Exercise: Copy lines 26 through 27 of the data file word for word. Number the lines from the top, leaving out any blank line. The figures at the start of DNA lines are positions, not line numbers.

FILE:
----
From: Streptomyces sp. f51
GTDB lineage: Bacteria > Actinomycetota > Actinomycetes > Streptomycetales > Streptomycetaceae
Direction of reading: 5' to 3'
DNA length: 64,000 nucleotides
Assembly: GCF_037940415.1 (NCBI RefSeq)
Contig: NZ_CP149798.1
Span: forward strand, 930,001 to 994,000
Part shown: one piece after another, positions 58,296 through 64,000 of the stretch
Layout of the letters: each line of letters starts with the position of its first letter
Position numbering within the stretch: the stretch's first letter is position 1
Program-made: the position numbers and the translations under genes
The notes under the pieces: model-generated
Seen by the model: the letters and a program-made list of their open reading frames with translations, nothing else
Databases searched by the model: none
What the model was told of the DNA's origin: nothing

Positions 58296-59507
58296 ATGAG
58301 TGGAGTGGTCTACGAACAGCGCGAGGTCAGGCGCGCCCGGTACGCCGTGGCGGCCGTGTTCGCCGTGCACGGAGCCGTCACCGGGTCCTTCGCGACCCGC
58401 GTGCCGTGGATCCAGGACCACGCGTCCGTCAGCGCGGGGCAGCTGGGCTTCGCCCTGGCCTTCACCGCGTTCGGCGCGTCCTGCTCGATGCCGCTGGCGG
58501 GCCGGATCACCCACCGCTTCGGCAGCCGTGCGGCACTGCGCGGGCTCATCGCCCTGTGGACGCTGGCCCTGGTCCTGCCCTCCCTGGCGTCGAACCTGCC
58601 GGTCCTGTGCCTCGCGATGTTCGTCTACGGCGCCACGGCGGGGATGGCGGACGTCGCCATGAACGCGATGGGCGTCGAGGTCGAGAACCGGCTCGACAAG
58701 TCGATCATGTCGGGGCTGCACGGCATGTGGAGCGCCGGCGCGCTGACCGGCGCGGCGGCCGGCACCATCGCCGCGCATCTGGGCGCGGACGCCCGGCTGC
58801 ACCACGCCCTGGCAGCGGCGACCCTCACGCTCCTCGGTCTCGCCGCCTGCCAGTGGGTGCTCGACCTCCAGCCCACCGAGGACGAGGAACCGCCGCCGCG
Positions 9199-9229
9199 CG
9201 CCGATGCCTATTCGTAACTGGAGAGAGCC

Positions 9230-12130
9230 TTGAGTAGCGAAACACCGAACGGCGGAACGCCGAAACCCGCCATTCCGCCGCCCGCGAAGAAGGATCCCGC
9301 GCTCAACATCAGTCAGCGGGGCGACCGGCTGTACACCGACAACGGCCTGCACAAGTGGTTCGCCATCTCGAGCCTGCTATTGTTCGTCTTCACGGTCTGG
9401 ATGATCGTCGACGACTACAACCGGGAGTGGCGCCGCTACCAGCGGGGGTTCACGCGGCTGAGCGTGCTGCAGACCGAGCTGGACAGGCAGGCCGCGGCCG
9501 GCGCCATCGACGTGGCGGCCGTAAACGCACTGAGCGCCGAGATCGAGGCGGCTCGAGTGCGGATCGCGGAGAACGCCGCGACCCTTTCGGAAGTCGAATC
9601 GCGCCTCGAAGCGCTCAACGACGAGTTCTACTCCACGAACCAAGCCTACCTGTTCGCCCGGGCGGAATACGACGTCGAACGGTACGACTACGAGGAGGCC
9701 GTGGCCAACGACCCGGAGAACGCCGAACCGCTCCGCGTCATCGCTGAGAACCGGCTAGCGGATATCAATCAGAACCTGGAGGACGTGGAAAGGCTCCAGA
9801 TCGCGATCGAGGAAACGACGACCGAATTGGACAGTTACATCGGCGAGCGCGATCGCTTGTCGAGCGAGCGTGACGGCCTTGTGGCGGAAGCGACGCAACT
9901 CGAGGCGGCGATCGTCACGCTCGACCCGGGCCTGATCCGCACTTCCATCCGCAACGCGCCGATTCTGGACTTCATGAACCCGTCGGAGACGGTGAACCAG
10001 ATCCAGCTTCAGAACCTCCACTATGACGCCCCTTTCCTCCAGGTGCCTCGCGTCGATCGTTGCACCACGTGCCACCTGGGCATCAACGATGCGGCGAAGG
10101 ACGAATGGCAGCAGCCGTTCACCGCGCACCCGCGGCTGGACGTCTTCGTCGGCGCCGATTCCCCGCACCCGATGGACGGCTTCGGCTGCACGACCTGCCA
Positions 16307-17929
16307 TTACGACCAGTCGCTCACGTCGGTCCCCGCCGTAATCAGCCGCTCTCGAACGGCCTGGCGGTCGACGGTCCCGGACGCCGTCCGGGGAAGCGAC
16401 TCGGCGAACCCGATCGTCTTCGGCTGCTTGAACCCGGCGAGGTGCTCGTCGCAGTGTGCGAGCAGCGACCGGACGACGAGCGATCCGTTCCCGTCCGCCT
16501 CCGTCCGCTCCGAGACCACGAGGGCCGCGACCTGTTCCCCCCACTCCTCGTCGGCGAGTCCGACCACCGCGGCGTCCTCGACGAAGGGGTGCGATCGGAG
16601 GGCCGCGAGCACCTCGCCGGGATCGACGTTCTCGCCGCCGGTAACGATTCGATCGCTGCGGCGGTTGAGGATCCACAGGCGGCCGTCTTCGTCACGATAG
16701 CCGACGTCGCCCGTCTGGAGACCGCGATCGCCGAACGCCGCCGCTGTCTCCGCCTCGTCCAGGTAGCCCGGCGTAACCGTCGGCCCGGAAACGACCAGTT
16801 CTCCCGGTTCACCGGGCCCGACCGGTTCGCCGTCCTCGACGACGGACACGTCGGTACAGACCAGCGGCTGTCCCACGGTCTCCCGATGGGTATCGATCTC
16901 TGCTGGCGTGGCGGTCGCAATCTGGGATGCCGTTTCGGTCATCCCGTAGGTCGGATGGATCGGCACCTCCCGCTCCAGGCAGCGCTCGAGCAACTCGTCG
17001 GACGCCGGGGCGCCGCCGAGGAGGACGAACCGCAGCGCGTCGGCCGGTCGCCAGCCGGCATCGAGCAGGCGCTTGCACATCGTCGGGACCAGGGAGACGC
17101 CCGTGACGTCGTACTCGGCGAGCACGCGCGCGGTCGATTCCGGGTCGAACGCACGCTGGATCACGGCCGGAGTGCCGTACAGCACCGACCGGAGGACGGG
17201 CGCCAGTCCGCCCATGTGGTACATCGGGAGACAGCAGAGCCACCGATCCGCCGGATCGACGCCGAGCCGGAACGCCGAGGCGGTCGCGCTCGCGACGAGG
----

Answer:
9201 CCGATGCCTATTCGTAACTGGAGAGAGCC

Positions 9230-12130